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## Über dieses Buch

This book presents a selection of topics from probability theory. Essentially, the topics chosen are those that are likely to be the most useful to someone planning to pursue research in the modern theory of stochastic processes. The prospective reader is assumed to have good mathematical maturity. In particular, he should have prior exposure to basic probability theory at the level of, say, K.L. Chung's 'Elementary probability theory with stochastic processes' (Springer-Verlag, 1974) and real and functional analysis at the level of Royden's 'Real analysis' (Macmillan, 1968). The first chapter is a rapid overview of the basics. Each subsequent chapter deals with a separate topic in detail. There is clearly some selection involved and therefore many omissions, but that cannot be helped in a book of this size. The style is deliberately terse to enforce active learning. Thus several tidbits of deduction are left to the reader as labelled exercises in the main text of each chapter. In addition, there are supplementary exercises at the end. In the preface to his classic text on probability ('Probability', Addison­ Wesley, 1968), Leo Breiman speaks of the right and left hands of probability.

## Inhaltsverzeichnis

### 1. Introduction

Abstract
Let (Ω, F, P) be a probability space. To recapitulate: fi is a set called the “sample space”. Its elements are called sample points.F is a σ-field of subsets of Ω containing fi itself. Elements of F are called events. P is a probability measure (i.e., a countably additive nonnegative measure with total mass 1) on the measurable space (Ω, F). If an event A is of the type A = ω ∈ Ω R (ω) for some property R (.), we may write P(R) for P(A). An event is called a sure event if P(A) = 1 and a null event if P(A) = 0. Alternatively, R (.) is said to hold almost surely (a.s. for short) if P(R) = 1. Many statements in probability theory are made with the qualification “almost surely”, though this may not always be stated explicitly.
Vivek S. Borkar

### 2. Spaces of Probability Measures

Abstract
Let S be a Polish space with a complete metric d taking values in [0,1] and P(S) the space of probability measures on S. Recall the map h : S → [0,1] of Theorem 1.1.1. Since $$\overline {h(S)}$$ is compact, $$\overline {C(h(s)} )$$ is separable. Let fi be countable dense in the unit ball of $$\overline {C(h(s)} )$$ and {f′ i} their restrictions to h(h). Define {fi} ⊂ Cb(S) (= the space of bounded continuous functions S → R) by fi = fi o h, i ≥ 1.
Vivek S. Borkar

### 3. Conditioning and Martingales

Abstract
Let (Ω,F, P) be a probability space and A, BF events such that P(B) > 0. In this section we seek to formalize the intuitive content of the phrase “probability of A given (or, equivalently, “conditioned on”) B”. The words “given B ” imply prior knowledge of the fact that the sample point ω lies in B. It is then natural to consider the reduced probability space (Ω, Fb, Pb) with ΩB = B,FB = A∩B AF (the “trace σ-field”), PB(C) = P(C)/P(B) for CTB, and define the probability of A given B, denoted by P(A/B), as PB(A ∩ B) = P(AB)/P(B). The reader may convince himself of the reasonableness of this procedure by evaluating, say, the probability of two consecutive heads in four tosses of a fair coin given the knowledge that the number of heads was even, using the principle of insufficient reason.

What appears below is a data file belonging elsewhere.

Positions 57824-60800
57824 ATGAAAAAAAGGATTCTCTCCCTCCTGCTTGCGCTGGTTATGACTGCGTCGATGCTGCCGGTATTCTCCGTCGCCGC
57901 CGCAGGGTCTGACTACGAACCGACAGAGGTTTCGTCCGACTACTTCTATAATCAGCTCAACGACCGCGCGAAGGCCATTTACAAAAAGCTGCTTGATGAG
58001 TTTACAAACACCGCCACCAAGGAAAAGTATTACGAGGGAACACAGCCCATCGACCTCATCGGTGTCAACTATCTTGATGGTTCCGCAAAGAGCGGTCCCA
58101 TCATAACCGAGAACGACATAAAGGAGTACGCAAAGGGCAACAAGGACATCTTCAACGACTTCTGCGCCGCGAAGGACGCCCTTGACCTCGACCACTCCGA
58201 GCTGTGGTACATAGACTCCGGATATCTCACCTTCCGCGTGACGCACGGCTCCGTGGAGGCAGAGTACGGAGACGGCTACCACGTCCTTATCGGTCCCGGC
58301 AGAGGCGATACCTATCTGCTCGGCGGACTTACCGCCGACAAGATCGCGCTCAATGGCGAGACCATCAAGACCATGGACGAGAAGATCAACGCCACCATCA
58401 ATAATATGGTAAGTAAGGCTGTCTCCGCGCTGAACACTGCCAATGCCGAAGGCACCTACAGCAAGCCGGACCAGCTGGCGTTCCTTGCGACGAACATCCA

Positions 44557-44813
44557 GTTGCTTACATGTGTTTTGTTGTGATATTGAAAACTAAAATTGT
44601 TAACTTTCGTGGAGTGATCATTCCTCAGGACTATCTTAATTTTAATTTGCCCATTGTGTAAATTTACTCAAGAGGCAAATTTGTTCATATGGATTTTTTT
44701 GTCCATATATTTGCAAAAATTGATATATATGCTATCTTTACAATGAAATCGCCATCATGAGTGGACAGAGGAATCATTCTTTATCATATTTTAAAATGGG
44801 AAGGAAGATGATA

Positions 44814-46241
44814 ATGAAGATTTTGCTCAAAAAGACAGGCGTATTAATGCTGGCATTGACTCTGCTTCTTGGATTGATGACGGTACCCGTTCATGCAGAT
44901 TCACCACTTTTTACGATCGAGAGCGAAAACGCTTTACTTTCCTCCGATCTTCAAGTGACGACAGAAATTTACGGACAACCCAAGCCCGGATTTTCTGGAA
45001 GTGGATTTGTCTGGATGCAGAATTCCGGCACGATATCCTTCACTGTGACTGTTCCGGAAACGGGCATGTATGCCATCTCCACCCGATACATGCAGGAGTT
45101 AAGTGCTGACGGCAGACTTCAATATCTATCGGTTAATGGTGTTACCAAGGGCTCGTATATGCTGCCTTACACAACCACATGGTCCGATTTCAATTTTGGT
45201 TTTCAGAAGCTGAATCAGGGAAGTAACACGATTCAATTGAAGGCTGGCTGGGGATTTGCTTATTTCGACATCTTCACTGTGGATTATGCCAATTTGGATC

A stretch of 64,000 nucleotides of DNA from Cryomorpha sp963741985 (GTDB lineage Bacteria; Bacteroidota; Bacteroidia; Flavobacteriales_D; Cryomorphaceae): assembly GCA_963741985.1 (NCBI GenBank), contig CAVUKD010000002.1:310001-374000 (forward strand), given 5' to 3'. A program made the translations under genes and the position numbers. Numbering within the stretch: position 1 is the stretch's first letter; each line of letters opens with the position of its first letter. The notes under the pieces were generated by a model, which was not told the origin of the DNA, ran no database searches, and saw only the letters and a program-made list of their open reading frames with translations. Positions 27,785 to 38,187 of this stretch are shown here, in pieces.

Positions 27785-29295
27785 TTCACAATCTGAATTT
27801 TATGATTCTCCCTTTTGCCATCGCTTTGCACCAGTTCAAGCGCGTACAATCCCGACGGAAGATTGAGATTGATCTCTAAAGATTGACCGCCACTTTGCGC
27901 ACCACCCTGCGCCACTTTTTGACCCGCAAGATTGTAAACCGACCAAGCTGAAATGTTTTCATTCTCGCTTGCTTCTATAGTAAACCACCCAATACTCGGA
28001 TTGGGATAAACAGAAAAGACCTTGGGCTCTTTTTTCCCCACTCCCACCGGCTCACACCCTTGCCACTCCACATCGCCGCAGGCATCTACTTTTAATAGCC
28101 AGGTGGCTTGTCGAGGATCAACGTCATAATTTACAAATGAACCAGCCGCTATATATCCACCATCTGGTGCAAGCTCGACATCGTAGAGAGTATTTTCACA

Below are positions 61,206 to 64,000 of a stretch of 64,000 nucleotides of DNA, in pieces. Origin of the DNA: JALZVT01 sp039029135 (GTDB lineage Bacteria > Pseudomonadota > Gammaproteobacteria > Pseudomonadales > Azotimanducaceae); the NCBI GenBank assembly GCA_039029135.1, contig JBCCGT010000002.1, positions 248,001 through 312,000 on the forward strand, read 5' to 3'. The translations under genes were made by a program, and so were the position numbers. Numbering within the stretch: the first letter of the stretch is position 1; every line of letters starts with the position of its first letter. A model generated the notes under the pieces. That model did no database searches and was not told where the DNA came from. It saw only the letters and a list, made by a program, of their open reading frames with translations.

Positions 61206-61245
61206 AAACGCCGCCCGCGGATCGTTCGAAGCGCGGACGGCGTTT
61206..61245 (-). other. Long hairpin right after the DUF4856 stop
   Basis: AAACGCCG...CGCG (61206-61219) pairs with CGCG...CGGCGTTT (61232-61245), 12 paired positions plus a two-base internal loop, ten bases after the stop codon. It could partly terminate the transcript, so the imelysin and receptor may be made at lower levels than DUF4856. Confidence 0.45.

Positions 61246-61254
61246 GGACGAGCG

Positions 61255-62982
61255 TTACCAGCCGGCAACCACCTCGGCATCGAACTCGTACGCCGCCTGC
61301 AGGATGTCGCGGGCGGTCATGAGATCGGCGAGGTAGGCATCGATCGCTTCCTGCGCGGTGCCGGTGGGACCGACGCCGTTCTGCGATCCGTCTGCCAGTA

Vivek S. Borkar

### 4. Basic Limit Theorems

Abstract
Limit theorems form a cornerstone of probability theory. These are results that describe the asymptotic behaviour of sequences of random variables, usually suitably normalized partial sums of another sequence of random variables. Even today a lot of research activity in the field is directed towards refining and extending them.
Vivek S. Borkar

### 5. Markov Chains

Abstract
A stochastic process or a random process is a family of random variables Xt,tI, taking values in some measurable space (E, ξ), with I = an interval of integers or reals. I has the interpretation of a (discrete or continuous) time interval, t thereby being a time index. The simplest random process in discrete time is a sequence of independent random variables. This can be considered as a process without memory: the value of the process at a given time instant is independent of the values it took in the past. The next level of complication one can conceive of is that of a one step memory: the value taken by the process at time n +1 depends on its past values only through its dependence, if any, on the value at time n, not otherwise. To be precise, it is conditionally independent of its values up to time n conditioned on its value at time n. This is called the Markov property and the process a Markov chain.
Vivek S. Borkar

### 6. Foundations of Continuous-Time Processes

Abstract
This chapter introduces some basics of continuous time stochastic processes, mainly those concerning their construction and sample path properties. A detailed study of these processes is a vast enterprise and is well beyond the scope of this book. For simplicity, we shall restrict to real-valued processes on the time interval [0,1], that is, a family X t of real random variables on some probability space, indexed by the time variable t ∈ [0,1]. Much of what we do below extends to arbitrary time intervals and more general (e.g. Polish space-valued) processes with minor modifications.
Vivek S. Borkar

### Backmatter

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